When they arrived at the crash site, the men were astonished by what they saw. Two life rafts, holding the entire five-man B-25 crew, floated amid plane debris. Around them, the ocean was churning with hundreds of sharks, some of which looked twenty feet long. Knifing agitated circles in the water, the creatures seemed on the verge of overturning the rafts.
The realization that Mac had eaten all of the chocolate rolled hard over Louie. In the brief time that Louie had known Mac, the tail gunner had struck him as a decent, friendly guy, although a bit of a reveler, confident to the point of flippancy. The crash had undone him. Louie knew that they couldn’t survive for long without food, but he quelled the thought. A rescue search was surely under way.
For Louie and Phil, the conversations were healing, pulling them out of their suffering and setting the future before them as a concrete thing. As they imagined themselves back in the world again, they willed a happy ending onto their ordeal and made it their expectation. With these talks, they created something to live for.
Mac had never seen combat, didn’t know these officers, and was largely an unknown quantity to himself. All he knew about his ability to cope with this crisis was that on the first night, he had panicked and eaten the only food they had. As time passed and starvation loomed, this act took on greater and greater importance, and it may have fed Mac’s sense of futility.
They bowed their heads together as Louie prayed. If God would quench their thirst, he vowed, he’d dedicate his life to him. The next day, by divine intervention or the fickle humors of the tropics, the sky broke open and rain poured down. Twice more the water ran out, twice more they prayed, and twice more the rain came.
This self-respect and sense of self-worth, the innermost armament of the soul, lies at the heart of humanness; to be deprived of it is to be dehumanized, to be cleaved from, and cast below, mankind. Men subjected to dehumanizing treatment experience profound wretchedness and loneliness and find that hope is almost impossible to retain.
Dignity is as essential to human life as water, food, and oxygen. The stubborn retention of it, even in the face of extreme physical hardship, can hold a man’s soul in his body long past the point at which the body should have surrendered it. The loss of it can carry a man off as surely as thirst, hunger, exposure, and asphyxiation, and with greater cruelty. In places like Kwajalein, degradation could be as lethal as a bullet.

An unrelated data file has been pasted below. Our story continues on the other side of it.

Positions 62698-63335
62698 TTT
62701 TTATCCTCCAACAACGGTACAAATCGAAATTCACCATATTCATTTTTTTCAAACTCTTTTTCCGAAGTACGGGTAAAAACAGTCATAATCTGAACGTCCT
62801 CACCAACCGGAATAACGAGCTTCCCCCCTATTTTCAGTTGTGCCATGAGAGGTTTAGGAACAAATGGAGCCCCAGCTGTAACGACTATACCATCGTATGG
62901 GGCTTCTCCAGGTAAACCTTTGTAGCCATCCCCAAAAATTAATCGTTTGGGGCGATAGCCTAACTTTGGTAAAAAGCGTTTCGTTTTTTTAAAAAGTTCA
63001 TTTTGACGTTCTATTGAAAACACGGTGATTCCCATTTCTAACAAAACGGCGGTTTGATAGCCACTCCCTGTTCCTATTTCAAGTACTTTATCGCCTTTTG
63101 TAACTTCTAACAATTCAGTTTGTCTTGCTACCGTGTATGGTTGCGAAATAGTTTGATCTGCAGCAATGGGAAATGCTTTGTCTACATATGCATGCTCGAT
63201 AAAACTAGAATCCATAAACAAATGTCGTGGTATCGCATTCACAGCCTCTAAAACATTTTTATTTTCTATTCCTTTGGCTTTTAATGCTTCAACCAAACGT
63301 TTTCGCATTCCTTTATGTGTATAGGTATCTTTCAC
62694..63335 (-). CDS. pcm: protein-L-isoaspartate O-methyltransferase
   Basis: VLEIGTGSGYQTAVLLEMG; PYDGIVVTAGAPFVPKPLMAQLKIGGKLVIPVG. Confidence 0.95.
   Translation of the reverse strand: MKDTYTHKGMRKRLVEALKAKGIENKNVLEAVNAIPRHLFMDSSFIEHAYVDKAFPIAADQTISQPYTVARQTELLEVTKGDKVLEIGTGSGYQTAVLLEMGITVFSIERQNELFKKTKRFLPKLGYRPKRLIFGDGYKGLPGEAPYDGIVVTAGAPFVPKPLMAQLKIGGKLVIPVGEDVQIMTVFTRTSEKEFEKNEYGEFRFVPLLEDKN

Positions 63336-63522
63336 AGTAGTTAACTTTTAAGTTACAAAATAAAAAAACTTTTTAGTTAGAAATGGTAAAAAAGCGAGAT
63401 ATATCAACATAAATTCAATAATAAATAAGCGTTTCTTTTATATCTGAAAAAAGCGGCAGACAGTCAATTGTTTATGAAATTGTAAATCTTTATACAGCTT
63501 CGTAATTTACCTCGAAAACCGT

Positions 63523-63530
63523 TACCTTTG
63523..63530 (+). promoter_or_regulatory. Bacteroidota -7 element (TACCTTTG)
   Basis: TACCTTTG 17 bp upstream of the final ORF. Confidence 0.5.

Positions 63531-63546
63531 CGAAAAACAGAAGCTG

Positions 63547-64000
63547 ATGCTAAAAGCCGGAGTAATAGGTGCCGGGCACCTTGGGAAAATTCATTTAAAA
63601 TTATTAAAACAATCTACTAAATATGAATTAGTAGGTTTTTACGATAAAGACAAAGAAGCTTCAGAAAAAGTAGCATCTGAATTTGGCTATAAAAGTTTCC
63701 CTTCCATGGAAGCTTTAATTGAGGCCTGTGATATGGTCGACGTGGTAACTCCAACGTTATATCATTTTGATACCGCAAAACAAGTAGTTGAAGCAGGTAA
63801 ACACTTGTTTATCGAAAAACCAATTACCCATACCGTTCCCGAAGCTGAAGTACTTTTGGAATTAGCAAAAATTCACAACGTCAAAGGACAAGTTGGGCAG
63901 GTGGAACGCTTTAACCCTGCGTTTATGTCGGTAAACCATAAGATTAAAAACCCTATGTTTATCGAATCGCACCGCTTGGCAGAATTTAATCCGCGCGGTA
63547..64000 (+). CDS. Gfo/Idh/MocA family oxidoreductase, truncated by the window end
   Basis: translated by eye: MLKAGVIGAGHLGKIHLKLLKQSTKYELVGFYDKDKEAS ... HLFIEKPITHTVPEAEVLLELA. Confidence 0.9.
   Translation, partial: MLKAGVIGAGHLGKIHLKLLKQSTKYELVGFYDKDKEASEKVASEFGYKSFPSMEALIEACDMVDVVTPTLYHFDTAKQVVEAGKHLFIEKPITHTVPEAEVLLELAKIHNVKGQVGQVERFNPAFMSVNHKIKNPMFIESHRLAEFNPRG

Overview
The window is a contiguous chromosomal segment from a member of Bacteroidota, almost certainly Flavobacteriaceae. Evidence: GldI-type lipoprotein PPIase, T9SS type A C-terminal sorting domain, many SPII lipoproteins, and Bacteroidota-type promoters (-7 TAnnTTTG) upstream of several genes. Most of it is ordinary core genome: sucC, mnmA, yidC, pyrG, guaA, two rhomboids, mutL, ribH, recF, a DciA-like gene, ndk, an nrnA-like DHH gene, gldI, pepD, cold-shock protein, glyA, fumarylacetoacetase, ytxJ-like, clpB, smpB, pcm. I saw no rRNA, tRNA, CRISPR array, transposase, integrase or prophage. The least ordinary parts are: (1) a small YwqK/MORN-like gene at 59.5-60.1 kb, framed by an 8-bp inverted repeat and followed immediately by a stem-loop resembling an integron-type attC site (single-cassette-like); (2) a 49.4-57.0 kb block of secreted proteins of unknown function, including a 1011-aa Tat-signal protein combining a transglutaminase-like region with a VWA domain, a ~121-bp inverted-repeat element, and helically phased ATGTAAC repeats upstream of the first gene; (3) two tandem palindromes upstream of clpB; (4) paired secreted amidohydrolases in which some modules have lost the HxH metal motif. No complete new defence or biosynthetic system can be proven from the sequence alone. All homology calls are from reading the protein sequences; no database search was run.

Now he was condemned to crawl through the filth of a pig’s sty, picking up feces with his bare hands and cramming handfuls of the animal’s feed into his mouth to save himself from starving to death. Of all of the violent and vile abuses that the Bird had inflicted upon Louie, none had horrified and demoralized him as did this. If anything is going to shatter me, Louie thought, this is it.
A flask became his constant companion, making furtive appearances in parking lots and corridors outside speaking halls. When the harsh push of memory ran through Louie, reaching for his flask became as easy as slapping a swatter on a fly.
Louie had no idea what had become of the Bird, but he felt sure that if he could get back to Japan, he could hunt him down. This would be his emphatic reply to the Bird’s unremitting effort to extinguish his humanity: I am still a man. He could conceive of no other way to save himself. Louie had found a quest to replace his lost Olympics. He was going to kill the Bird.